Fernandes: When you go through and break down commodity sectors over early and late recessionary periods, you notice some interesting trends. I don't think anyone can come out publicly and say we're in an early or late recession, but the Yale study shows that in early recessions, energy products have done pretty well. In fact, it's entirely possible that many recessions are actually brought on by high input costs from the energy. In each recession that has occurred from 1959 to 2004, we saw high energy prices heading into the early parts of the recession.
In a late recession, most but not all energy gains are given away. Historically, crude oil total returns are up about 30% in an early recession, and then give back about 26% of those gains in a late recession.
The ags perform differently. Corn is typically down 4% in an early recession, but it's up 9% annually in a late recession and up 14% in a late expansion. I won't go through all the commodities, but you find some interesting divergences that have happened over many, many business cycles. Sugar typically does really well in an early recession, rising 54%, and it doesn't give up those gains in late recessions, when it rises 24%.
We don't think you can take these ideas to the bank and assume they will happen. But we do think that it's fair to say that commodities like copper and cocoa have a low correlation to each other, and that the business cycle trends that influenced them in the past are likely to affect them in the future.
HAI: Are there any outside-the-box developments that investors should be keeping an eye on?
Fernandes: Well, we're pretty deeply involved in grains from the physical side of the market. And one of the things that we've been thinking about in grains, which doesn't necessarily get followed by the general investing public, is the possibility of macro global developments being a shock to the grain market. And we happen to think that there's more risk to the upside than the downside if a shock occurs.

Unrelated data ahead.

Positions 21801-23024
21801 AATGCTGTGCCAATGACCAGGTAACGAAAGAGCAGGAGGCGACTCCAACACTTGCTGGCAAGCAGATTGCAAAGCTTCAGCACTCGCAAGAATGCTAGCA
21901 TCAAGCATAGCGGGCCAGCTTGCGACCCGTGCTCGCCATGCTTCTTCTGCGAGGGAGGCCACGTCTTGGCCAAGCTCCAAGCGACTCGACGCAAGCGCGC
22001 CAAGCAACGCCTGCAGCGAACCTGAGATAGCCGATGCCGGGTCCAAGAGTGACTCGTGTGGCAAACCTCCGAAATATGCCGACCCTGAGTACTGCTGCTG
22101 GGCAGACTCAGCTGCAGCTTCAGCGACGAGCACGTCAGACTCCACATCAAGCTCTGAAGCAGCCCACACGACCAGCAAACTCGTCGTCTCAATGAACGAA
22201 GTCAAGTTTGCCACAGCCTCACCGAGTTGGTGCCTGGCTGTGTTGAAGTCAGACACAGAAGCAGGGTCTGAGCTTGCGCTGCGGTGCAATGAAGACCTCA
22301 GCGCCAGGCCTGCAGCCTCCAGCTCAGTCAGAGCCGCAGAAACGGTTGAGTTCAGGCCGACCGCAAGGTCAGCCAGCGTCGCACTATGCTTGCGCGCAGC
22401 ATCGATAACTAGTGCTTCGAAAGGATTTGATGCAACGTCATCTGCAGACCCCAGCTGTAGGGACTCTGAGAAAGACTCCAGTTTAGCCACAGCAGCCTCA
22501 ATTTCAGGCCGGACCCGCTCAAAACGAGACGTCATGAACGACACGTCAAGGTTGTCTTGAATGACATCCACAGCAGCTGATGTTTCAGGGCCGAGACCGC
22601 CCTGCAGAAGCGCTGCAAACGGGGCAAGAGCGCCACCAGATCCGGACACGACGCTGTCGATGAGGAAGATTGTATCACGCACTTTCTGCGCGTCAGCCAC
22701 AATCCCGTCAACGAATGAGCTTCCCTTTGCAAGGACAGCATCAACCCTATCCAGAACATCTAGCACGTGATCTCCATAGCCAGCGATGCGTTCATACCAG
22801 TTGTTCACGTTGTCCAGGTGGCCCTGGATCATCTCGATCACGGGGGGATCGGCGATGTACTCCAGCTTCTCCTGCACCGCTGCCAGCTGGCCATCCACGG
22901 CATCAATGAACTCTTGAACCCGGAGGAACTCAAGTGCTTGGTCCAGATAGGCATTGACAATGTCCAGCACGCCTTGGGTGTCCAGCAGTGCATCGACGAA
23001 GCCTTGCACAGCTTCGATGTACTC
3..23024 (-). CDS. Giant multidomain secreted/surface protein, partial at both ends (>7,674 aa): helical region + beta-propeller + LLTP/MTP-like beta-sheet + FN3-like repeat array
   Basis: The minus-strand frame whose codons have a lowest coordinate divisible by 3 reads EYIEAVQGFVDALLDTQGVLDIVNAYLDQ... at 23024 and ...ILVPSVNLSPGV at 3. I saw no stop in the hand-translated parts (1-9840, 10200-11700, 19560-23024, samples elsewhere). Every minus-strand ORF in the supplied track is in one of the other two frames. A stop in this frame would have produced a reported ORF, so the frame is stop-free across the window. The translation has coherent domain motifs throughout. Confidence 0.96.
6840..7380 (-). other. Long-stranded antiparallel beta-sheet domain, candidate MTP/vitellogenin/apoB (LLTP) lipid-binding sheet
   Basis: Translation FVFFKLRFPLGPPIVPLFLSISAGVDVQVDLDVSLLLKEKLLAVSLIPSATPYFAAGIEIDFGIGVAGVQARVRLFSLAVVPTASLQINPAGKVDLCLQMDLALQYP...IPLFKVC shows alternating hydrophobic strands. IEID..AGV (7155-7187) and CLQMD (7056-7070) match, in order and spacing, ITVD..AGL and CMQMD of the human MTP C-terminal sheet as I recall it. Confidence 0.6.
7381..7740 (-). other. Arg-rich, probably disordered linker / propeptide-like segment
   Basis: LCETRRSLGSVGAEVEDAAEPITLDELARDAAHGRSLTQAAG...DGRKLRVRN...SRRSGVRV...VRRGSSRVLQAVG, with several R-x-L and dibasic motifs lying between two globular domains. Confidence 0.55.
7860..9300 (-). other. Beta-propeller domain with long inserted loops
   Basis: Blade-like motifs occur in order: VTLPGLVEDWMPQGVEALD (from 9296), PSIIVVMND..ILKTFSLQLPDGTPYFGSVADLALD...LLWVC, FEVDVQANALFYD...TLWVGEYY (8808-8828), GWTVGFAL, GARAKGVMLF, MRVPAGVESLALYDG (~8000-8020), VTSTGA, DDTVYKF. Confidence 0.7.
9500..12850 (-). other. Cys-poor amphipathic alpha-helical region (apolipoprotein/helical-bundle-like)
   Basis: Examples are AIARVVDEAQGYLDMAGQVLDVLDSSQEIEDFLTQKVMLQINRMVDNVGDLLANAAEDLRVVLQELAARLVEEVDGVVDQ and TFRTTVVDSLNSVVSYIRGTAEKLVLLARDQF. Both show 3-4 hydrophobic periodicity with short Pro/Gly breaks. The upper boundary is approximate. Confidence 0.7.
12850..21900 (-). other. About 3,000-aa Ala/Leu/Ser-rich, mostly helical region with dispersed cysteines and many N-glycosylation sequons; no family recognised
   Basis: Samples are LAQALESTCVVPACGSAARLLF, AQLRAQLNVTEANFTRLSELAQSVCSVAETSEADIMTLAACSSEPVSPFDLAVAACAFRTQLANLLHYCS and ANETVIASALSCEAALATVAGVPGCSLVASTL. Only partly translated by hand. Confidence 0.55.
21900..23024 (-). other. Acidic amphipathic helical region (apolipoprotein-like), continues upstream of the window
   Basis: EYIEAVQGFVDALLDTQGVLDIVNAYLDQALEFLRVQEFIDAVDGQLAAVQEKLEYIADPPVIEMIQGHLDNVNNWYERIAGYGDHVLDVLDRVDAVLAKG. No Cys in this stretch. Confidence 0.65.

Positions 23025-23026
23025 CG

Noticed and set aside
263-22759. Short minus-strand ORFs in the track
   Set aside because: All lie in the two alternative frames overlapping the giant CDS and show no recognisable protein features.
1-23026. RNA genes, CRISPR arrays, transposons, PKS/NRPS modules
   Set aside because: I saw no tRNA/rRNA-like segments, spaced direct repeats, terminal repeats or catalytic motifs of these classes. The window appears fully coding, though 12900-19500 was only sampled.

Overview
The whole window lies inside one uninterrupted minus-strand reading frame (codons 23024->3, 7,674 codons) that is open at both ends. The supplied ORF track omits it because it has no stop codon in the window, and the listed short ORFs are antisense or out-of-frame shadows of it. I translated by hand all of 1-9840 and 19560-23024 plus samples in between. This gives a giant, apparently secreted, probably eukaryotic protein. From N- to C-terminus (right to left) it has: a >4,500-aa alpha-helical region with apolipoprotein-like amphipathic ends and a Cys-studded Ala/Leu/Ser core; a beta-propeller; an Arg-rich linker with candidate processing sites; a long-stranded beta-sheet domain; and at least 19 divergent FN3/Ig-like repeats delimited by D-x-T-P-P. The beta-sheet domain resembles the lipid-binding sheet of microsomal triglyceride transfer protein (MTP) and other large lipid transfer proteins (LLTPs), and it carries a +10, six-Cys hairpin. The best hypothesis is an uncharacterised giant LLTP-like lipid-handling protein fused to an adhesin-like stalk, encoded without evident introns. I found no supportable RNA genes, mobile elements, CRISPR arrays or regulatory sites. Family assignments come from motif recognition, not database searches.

HAI: Like what?
Fernandes: The only downside shock we can think of is a bird flu pandemic. A bird flu pandemic, which could happen, would be terrible news for grains, as it would directly impact demand.
But a more realistic probability from a macro perspective is what you're seeing in Argentina. Argentina is the No. 3 supplier of corn to the world, and it's in the process of nationalizing its grain business. At the same time you have China, the largest swing consumer in terms of protein consumption per capita, building stockpiles of food and taking bulks shipments of food. So we think that the grains have some macro and geopolitical forces at play that could really impact them to the upside.
We've seen this happen before with governments hoarding food. Eighteen months ago, Korea was buying much of its corn from China. China made a decision it was not going to export corn anymore, and Korea had to find another producer, which was the U.S. and Argentina. That pushed up prices here.
HAI: So you're bullish on grains?
Fernandes: Yes. And the other thing we've been thinking about grains recently is that they're one of the best ways to play water. About 75% of the world's fresh water gets used for ag production. We've seen a lot of investor interest in the water ETFs: the funds that track water utilities and water technology companies. And we agree that water is an important investment theme.
But we think grain may make a good proxy for water. If the cost of accessing water goes higher, it directly feeds into the cost of agriculture. If you happen to be bullish on water, tilting to agriculture makes sense.